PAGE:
European markets paused for breath yesterday after the downs and ups at the start of the week, with the DAX finishing the day higher, and FTSE100 and CAC 40 slipping back due to weakness in the energy and luxury sector.
US markets finished the day modestly higher with the Fed minutes not adding too much extra colour to where rates might go, ahead of today’s US CPI report.
As we look towards today, we look set for a positive start for European markets after the Chinese sovereign wealth fund bought shares in some of the country's largest banks in a move that had all the hallmarks of a government inspired initiative to boost confidence.
Before that we have a data dump from the UK economy, with the latest GDP numbers for August which should be an improvement in the strike affected July numbers.
Having seen the ONS update its GDP methodology for the last few years we’ve discovered that the UK economy is in much better shape than first thought, and that the UK economy has outperformed both France and Germany since 2020, undermining a political narrative that had claimed that the UK economy has been a basket case since Brexit.
That’s not to say the UK economy doesn’t face its challenges, however the challenges aren’t that much different to its European peers when it comes to trying to combat the effects of higher energy prices, and elevated inflation.
We didn’t get off to a good start to Q3 in July with the economy contracting by -0.5% reversing the 0.5% gain seen in June. Expectations are for a rebound in August of 0.2%, driven by service sector expansion of 0.3%, while manufacturing and industrial production are forecast to improve but still be slightly negative.
The rise in petrol pump prices may well have acted as a brake on consumption in August and which continues to act as a drag in Q3, even as headline CPI slowed to its lowest level since February 2022.
Last night’s Fed minutes didn’t precipitate much of a market reaction, apart from pulling US 10-year yields slightly further off their lows of the day.
The key takeaway from the minutes would appear to suggest that policymakers are probably leaning towards a pause at the very least and that rates would have to stay restrictive for quite some time. It was this point that prompted the sharp move higher in yields at the last meeting along with the revision upwards of expectations of the 2024 Fed Funds rate to 5.1% from 4.6%.
It is important to note that Fed officials do have their dot plot for 2023 to be at 5.6% which would imply one more rate rise this year, either on November 1st or just before Christmas at the December meeting. That doesn’t mean that a rate hike is nailed on in 3-weeks’ time, however it keeps the risks even sided There is some concern that risks to their goals were becoming more two-sided and that they needed to proceed carefully, albeit with risks to inflation tilted to the upside.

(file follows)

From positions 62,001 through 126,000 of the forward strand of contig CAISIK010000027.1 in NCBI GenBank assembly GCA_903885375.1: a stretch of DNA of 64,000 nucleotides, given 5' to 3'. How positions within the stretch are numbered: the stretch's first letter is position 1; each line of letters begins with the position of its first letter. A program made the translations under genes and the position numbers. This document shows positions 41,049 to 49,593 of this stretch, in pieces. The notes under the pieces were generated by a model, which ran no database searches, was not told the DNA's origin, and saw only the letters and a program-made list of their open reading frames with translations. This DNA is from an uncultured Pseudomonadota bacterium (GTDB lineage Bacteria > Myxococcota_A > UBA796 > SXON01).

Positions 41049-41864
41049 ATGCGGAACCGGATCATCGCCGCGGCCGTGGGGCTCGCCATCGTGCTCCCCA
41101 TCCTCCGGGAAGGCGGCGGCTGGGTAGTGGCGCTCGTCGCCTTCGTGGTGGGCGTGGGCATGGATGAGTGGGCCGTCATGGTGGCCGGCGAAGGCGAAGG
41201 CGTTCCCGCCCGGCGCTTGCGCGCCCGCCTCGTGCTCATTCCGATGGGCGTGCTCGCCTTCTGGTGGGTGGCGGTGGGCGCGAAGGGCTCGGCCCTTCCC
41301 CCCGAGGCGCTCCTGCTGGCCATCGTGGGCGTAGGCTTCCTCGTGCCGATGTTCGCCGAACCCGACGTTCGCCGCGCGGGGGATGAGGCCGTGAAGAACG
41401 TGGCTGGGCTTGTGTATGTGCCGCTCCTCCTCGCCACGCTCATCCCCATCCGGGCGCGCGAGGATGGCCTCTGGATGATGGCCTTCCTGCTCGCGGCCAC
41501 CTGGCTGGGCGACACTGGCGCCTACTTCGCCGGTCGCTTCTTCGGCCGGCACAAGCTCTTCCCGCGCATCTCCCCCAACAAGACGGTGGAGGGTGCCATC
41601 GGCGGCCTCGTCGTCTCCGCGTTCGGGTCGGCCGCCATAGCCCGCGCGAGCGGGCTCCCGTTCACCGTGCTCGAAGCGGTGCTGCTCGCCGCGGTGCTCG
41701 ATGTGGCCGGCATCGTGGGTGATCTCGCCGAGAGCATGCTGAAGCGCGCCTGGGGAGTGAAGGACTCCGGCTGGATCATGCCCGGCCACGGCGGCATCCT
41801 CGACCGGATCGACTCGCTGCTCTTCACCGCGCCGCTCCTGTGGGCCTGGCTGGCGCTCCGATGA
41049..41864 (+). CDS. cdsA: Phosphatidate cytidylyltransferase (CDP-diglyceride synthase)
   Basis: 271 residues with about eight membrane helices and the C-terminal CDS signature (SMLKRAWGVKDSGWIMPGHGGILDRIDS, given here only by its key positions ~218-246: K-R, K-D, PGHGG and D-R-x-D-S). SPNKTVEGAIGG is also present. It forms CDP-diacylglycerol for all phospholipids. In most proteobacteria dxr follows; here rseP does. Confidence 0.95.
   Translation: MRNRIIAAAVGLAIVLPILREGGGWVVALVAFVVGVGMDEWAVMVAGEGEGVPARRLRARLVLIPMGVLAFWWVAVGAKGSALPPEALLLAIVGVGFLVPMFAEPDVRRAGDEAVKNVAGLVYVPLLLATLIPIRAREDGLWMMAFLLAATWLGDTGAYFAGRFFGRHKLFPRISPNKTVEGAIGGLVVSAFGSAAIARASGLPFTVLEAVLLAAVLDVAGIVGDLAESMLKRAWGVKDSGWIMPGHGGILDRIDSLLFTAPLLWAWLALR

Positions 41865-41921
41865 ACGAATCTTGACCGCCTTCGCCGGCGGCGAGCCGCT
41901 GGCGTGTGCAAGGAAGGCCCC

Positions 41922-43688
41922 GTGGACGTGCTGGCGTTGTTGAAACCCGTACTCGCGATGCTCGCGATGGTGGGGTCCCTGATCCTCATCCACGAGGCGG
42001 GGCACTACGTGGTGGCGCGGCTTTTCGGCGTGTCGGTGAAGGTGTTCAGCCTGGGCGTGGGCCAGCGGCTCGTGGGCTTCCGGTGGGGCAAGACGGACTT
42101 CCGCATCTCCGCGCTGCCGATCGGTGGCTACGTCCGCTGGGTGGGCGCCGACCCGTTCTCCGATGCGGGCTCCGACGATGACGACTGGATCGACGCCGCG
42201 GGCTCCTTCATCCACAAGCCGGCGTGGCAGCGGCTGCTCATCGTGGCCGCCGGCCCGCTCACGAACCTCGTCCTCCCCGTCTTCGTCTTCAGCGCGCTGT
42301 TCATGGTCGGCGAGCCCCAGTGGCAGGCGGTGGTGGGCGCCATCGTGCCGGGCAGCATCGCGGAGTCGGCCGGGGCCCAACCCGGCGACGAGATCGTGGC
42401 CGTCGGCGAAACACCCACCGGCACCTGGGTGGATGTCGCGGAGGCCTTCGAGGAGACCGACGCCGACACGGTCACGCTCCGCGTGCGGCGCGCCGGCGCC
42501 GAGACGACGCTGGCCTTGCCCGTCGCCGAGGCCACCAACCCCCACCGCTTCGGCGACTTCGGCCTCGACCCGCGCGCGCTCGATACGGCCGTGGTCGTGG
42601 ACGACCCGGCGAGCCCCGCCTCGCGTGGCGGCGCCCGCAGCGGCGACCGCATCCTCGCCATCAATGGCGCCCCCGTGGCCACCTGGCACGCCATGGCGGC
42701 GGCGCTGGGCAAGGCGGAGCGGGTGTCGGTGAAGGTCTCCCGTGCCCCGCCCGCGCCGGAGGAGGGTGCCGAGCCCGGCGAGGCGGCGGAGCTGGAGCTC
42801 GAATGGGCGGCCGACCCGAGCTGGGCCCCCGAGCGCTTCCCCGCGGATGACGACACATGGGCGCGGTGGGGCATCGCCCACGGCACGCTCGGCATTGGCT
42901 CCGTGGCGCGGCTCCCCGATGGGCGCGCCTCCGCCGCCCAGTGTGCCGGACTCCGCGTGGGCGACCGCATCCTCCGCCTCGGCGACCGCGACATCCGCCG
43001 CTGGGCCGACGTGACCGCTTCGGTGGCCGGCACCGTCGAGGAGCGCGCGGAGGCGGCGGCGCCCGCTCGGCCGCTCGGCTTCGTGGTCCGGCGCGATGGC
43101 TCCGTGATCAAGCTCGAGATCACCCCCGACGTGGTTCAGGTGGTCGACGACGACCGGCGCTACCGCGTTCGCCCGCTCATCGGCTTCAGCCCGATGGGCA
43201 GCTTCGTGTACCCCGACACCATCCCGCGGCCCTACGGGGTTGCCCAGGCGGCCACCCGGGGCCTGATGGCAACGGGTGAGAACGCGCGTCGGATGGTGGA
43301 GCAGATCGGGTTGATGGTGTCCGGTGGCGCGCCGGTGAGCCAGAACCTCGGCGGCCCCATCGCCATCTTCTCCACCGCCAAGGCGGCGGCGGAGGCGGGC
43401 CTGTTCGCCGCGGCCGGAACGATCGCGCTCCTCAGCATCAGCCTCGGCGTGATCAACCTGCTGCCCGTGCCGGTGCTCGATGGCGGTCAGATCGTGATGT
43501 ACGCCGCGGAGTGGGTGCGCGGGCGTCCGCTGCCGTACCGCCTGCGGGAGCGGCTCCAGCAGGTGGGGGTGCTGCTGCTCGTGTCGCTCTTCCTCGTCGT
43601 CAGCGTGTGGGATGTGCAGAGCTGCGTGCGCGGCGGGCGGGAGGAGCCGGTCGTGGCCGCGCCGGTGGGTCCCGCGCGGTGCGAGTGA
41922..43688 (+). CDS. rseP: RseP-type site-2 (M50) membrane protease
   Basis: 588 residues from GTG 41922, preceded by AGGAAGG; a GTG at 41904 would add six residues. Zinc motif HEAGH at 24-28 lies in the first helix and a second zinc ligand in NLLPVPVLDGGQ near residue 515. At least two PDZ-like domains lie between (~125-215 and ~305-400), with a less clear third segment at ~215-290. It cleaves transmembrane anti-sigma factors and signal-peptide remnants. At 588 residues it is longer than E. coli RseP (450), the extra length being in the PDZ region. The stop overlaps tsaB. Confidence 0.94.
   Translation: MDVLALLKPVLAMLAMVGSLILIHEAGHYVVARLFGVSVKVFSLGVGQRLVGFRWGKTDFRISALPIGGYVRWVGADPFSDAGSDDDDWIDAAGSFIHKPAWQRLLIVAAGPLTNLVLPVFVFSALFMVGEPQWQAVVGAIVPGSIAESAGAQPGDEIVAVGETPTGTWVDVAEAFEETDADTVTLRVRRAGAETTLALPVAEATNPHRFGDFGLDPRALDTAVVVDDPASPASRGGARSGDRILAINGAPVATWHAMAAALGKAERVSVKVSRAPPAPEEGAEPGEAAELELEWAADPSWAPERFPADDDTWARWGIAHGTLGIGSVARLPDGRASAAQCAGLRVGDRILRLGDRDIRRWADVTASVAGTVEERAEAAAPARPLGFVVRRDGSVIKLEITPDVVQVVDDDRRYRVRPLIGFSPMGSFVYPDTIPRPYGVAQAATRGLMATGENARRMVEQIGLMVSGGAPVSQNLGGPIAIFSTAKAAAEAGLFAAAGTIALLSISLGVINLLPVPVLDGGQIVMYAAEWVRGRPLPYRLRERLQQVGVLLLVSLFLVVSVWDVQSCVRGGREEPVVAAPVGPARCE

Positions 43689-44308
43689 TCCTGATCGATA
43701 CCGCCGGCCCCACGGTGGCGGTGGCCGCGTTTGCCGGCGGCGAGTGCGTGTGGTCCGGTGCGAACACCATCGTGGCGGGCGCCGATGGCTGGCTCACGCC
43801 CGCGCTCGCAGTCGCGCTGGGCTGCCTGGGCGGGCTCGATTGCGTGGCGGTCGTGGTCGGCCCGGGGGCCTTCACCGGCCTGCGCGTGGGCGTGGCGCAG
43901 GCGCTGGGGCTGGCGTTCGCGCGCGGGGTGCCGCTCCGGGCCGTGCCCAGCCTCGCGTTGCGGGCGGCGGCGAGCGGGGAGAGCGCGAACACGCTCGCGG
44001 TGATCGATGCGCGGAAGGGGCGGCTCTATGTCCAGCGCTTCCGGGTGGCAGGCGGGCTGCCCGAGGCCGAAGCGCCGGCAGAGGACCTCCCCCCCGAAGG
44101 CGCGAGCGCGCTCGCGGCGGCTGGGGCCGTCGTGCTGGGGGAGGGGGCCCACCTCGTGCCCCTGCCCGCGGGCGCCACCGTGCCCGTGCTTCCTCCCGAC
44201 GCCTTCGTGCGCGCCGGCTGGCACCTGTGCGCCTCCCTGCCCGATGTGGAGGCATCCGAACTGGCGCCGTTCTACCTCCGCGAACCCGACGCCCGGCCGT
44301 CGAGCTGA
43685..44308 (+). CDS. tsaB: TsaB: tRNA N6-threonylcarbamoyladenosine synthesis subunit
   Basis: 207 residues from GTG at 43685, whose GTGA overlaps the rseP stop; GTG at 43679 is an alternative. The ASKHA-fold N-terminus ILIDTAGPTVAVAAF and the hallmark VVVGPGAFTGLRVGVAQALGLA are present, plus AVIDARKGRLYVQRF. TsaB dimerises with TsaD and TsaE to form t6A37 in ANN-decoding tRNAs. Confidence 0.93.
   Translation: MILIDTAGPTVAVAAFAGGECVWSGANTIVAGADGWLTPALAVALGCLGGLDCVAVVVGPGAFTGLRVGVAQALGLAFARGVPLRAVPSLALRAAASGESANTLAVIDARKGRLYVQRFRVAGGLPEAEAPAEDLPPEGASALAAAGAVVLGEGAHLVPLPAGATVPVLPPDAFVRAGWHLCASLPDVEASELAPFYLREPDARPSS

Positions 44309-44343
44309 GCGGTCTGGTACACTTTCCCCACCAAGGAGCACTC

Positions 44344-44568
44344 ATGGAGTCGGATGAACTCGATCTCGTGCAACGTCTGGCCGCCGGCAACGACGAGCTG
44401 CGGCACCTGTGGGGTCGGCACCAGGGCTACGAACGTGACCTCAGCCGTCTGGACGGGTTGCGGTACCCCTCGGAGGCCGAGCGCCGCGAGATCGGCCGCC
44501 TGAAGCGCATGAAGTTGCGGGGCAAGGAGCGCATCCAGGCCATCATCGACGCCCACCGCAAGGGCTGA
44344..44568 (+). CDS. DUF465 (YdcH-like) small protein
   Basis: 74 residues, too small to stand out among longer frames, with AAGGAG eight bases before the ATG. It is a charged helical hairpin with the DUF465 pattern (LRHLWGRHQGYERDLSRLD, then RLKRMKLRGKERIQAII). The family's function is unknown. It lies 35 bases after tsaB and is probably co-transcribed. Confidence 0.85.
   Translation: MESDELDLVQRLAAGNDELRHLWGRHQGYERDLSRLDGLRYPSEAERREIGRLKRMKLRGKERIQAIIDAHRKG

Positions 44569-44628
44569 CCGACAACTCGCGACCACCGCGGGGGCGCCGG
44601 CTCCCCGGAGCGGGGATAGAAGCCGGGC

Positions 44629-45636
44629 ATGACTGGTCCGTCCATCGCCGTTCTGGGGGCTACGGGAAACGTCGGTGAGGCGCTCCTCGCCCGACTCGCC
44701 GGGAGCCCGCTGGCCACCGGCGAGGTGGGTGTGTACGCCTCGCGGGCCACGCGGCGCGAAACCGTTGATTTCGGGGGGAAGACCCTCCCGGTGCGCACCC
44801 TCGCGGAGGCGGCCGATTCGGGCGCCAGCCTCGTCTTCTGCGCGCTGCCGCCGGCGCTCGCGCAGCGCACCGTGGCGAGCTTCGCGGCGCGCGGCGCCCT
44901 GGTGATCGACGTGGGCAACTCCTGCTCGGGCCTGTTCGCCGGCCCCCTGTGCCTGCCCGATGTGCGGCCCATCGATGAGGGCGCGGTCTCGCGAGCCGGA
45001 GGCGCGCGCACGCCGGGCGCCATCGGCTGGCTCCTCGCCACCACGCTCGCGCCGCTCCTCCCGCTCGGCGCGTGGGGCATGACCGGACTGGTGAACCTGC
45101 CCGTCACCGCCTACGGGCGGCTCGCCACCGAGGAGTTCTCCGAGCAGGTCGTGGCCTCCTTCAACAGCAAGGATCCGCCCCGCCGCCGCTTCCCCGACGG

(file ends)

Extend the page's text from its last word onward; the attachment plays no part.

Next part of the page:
With that in mind yesterday’s PPI numbers for September won’t have been particularly welcome given that they came in above expectations. Headline PPI rose 2.2% while August was revised higher to 2% from 1.6%, with most of the gain driven by higher energy prices.
Core prices were also a touch firmer rising to 2.7% from 2.5%. As a forward-looking indicator this isn’t encouraging for CPI later today and given what we saw in reaction to last Friday’s payrolls report there is a risk a strong number could see a sharp snapback after the declines of the last couple of days.
While we’ve heard from several Fed officials this week that they think rates are approaching restrictive territory, that doesn’t mean we are out of the woods quite yet when it comes to the prospect of higher yields.
Recent economic data would appear to suggest that one more rate rise could come before year end, especially since headline CPI has started to tick higher again, although it is also notable that core CPI has continued to drift lower.
While the market has been focussing on the recent rebound in headline CPI from the June lows of 3% to current levels of 3.7% it’s important to understand what’s driving the rebound in headline inflation, which has also pulled headline PPI off lows of 0.2%.
On core prices these have continued to drift lower, and it is here that the Fed’s attention is likely to be focussed.
Core CPI in August fell to 4.3% and is expected to slow further in September to 4.1%, while core PPI also slowed to 2.2% in August.
If the weaker trend of slowing core continues in September, the Fed may well look through the stickiness in headline inflation and decide to sit on its hands in November. Headline inflation is expected to remain steady at 3.7% for September.
EUR/USD – at trend line resistance from the July highs at 1.0640, with a break above 1.0650 targeting the 1.0740 area. The main support remains at last week’s lows at 1.0450, as well as the 1.0400 area which is 50% retracement of the 0.9535/1.1275 up move.
GBP/USD – edging above 1.2300 as it looks for a potential move to the 1.2430 area and 200-day SMA. A move below 1.2000 targets the 1.1835 area which equates to a 50% retracement of the move from the record lows at 1.0330 to the recent peaks at 1.3145.
EUR/GBP – looks to be testing trend line support from the August lows which is currently intersecting at the 50 and 200-day SMA. Resistance at the 200-day SMA at 0.8720 area.
USD/JPY – currently range trading above last week’s lows with the main resistance at last week’s highs at 150.16. Below 147.30 signals the top is in and a possible move towards 145.00.